As I’ve discussed in a previous blog, there has been so much controversy and argument over the last few months about when women should begin mammograms and how often women should have them. The whole thing is very controversial. But, here’s an editorial from experts at American Family Physician that I think does one of the best jobs I’ve seen of clearing up the fog for both physicians and our patients. If you’re just interested in the “bottom line,” then scroll down the page to find the recommendations for your age group:
The November 2009 U.S. Preventive Services Task Force (USPSTF) recommendation for breast cancer screening,(1) while sparking much controversy, was not a radical departure from their previous 2002 recommendation.(2) The USPSTF approached the recommendation update with the basic questions of what ages to start and stop screening, what screening test to use, and how often to screen.
When should we start screening?
The 2002 recommendation endorsing mammography encompassed the age range of 40 to 70 years, but stated that “for women aged 40 to 49, the evidence that screening mammography reduces mortality from breast cancer is weaker, and the absolute benefit of mammography is smaller … [It is] difficult to determine the incremental benefit of beginning screening at age 40 rather than at age 50.”(2) The 2002 recommendation endorsed a screening interval of every one to two years.
New evidence, including information from two randomized controlled trials involving breast cancer screening in women 40 to 49 years of age,(3,4, the first paper found here and the second here)allowed the USPSTF to answer the fundamental questions with greater certainty.
The National Institutes of Health’s Cancer Intervention and Surveillance Modeling Network also provided analyses projecting the expected outcomes of different screening strategies.(5)
The incremental reduction of breast cancer mortality that accrues from starting screening at 40 years of age compared with 50 years of age is small, and the false-positive test rate and risk of unnecessary biopsies are highest in this age group. Furthermore, during these 10 years of screening, more than one half of women can expect a false-positive test result.
The proportion of lesions discovered by mammography that are ductal carcinoma in situ (for which the natural history and benefits of treatment are unknown) is largest in this age group.
Although the radiation exposure from a single mammography screening is not large, the cumulative effects of a lifetime of mammography examinations, particularly in the context of other medical imaging, cannot be assumed to be benign.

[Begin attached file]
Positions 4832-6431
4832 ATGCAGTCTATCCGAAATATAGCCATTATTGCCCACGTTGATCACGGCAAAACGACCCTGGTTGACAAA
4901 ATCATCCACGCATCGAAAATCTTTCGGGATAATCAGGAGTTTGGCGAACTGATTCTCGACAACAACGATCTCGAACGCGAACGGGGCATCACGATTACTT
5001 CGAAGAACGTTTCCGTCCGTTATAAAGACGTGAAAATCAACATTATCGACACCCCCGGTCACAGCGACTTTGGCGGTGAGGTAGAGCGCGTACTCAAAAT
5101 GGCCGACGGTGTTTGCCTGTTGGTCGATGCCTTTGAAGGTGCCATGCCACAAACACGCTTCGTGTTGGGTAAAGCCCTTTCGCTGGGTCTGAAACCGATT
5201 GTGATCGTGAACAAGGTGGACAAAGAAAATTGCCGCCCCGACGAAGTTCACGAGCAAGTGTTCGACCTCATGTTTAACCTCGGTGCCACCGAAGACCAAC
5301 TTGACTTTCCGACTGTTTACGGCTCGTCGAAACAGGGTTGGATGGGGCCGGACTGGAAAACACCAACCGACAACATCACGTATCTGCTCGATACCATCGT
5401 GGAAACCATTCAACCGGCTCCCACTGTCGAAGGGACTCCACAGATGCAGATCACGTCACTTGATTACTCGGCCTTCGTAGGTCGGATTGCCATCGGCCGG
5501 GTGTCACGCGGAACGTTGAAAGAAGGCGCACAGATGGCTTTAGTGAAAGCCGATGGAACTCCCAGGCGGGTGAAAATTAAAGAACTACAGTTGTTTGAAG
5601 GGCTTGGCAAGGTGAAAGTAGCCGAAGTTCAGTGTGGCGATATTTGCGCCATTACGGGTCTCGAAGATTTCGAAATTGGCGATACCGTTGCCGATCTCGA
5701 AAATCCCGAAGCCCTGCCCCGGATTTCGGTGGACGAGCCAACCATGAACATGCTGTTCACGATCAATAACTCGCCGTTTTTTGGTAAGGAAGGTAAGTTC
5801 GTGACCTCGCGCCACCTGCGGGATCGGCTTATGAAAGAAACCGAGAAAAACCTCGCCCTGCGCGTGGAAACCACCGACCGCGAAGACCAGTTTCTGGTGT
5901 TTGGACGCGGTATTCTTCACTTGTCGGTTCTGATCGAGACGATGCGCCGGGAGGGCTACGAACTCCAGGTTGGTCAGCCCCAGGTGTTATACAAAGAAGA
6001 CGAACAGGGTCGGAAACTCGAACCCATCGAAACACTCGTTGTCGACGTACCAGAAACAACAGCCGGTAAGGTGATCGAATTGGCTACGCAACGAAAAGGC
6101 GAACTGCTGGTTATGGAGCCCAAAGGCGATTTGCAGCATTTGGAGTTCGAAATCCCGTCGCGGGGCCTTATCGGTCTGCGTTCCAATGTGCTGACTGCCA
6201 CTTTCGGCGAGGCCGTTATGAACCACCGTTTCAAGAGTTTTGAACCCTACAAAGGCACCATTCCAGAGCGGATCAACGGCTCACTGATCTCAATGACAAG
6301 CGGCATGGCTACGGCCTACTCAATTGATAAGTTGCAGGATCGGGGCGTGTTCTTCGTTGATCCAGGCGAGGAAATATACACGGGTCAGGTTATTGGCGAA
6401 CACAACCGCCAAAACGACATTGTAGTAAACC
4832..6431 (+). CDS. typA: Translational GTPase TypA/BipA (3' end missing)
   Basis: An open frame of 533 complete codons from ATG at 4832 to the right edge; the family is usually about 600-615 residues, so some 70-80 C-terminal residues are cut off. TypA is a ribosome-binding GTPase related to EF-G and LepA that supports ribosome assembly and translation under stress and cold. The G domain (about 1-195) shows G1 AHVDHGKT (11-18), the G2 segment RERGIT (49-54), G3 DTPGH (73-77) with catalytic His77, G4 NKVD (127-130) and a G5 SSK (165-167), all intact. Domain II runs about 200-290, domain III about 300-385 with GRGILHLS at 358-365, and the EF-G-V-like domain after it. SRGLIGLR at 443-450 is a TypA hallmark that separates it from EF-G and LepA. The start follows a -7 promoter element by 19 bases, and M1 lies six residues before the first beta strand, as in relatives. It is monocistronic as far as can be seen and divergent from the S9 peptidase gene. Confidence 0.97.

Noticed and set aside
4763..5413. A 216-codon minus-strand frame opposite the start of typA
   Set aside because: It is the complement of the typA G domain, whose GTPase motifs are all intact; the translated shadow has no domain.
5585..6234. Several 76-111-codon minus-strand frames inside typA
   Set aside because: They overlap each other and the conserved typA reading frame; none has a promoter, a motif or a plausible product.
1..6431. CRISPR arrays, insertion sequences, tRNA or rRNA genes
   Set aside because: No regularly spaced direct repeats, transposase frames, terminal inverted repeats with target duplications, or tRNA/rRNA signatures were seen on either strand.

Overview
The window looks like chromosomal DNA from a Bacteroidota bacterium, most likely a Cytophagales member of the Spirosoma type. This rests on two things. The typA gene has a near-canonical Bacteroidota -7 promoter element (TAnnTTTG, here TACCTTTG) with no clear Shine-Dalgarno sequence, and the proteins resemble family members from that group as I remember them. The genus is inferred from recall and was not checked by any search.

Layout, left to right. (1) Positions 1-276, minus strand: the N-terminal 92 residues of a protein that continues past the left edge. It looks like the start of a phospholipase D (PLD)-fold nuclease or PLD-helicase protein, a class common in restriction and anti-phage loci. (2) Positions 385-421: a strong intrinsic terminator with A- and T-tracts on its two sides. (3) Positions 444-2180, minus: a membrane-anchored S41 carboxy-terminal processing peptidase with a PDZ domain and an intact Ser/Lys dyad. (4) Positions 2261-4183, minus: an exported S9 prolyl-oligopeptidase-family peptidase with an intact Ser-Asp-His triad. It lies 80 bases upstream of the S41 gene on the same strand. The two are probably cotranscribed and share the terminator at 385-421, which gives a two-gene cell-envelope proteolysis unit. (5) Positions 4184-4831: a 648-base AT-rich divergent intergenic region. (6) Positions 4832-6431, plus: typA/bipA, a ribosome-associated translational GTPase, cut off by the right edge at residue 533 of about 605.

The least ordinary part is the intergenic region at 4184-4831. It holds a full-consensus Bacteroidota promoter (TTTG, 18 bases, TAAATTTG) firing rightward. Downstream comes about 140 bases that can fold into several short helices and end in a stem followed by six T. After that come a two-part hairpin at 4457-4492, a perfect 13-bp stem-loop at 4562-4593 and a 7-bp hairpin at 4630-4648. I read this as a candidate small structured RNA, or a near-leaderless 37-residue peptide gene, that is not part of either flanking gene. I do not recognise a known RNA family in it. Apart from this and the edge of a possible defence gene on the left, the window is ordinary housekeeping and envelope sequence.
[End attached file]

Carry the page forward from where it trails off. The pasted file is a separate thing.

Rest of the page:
Some cancers detected and treated would never have progressed to cause harm in a woman’s lifetime (i.e., overdiagnosis).
Given these concerns, in its 2009 update, the USPSTF recommended that “the decision to start regular, biennial screening mammography before the age of 50 years should be an individual one and take patient context into account, including the patient’s values regarding specific benefits and harms.”(1)
So when should we stop screening?
The USPSTF extended the upper age for which the evidence was sufficient to make a recommendation to 74 years of age. Although no randomized controlled trial data exist to support mammography after 70 years of age, the modeling data strongly support continued benefit, and the USPSTF believed it was prudent to extend the upper age for its recommendation.
At 75 years and older, the uncertainty about net benefit or harm does not support a recommendation for or against screening.
How often should we screen?
Most of the benefit of annual mammography can be achieved with a biennial interval, with a substantial reduction in the number of lifetime mammography examinations and the associated risk. The USPSTF believes that the balance of benefits and harms is best served by a biennial interval.
There is more agreement than disagreement about the value of mammography for breast cancer screening.(6) Mammography does reduce breast cancer mortality, albeit to a lesser extent than many assume, and although imperfect, it is the best screening tool we have.
Controversy about the value of mammography for women in their 40s has long existed,(7) and others have reached similar conclusions to those of the USPSTF.(8)
How can practicing family physicians incorporate this guideline into clinical practice?
Discuss at 40 years of age, encourage at 50 years of age, strongly encourage at 60 years of age, and individualize at 75 years of age.
For women under 40 years of age.
For women 40 to 49 years of age.
For women 50 to 59 years of age.
For women 60 to 74 years of age.
For women 75 years to 84 years of age.
For women 85 years of age or older.